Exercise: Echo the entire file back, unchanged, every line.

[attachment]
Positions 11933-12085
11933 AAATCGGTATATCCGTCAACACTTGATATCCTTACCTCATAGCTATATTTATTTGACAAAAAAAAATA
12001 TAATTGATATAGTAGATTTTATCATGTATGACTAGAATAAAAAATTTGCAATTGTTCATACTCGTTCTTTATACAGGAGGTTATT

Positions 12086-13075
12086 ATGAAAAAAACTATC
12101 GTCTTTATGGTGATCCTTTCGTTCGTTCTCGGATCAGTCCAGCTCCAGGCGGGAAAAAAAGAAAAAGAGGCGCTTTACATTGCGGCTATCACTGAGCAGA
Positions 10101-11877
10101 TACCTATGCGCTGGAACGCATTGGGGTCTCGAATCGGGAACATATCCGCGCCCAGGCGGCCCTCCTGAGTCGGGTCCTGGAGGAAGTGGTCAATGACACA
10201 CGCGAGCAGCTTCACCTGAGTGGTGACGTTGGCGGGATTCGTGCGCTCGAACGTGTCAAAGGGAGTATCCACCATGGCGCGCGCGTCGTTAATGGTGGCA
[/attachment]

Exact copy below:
Positions 11933-12085
11933 AAATCGGTATATCCGTCAACACTTGATATCCTTACCTCATAGCTATATTTATTTGACAAAAAAAAATA
12001 TAATTGATATAGTAGATTTTATCATGTATGACTAGAATAAAAAATTTGCAATTGTTCATACTCGTTCTTTATACAGGAGGTTATT

Positions 12086-13075
12086 ATGAAAAAAACTATC
12101 GTCTTTATGGTGATCCTTTCGTTCGTTCTCGGATCAGTCCAGCTCCAGGCGGGAAAAAAAGAAAAAGAGGCGCTTTACATTGCGGCTATCACTGAGCAGA
Positions 10101-11877
10101 TACCTATGCGCTGGAACGCATTGGGGTCTCGAATCGGGAACATATCCGCGCCCAGGCGGCCCTCCTGAGTCGGGTCCTGGAGGAAGTGGTCAATGACACA
10201 CGCGAGCAGCTTCACCTGAGTGGTGACGTTGGCGGGATTCGTGCGCTCGAACGTGTCAAAGGGAGTATCCACCATGGCGCGCGCGTCGTTAATGGTGGCA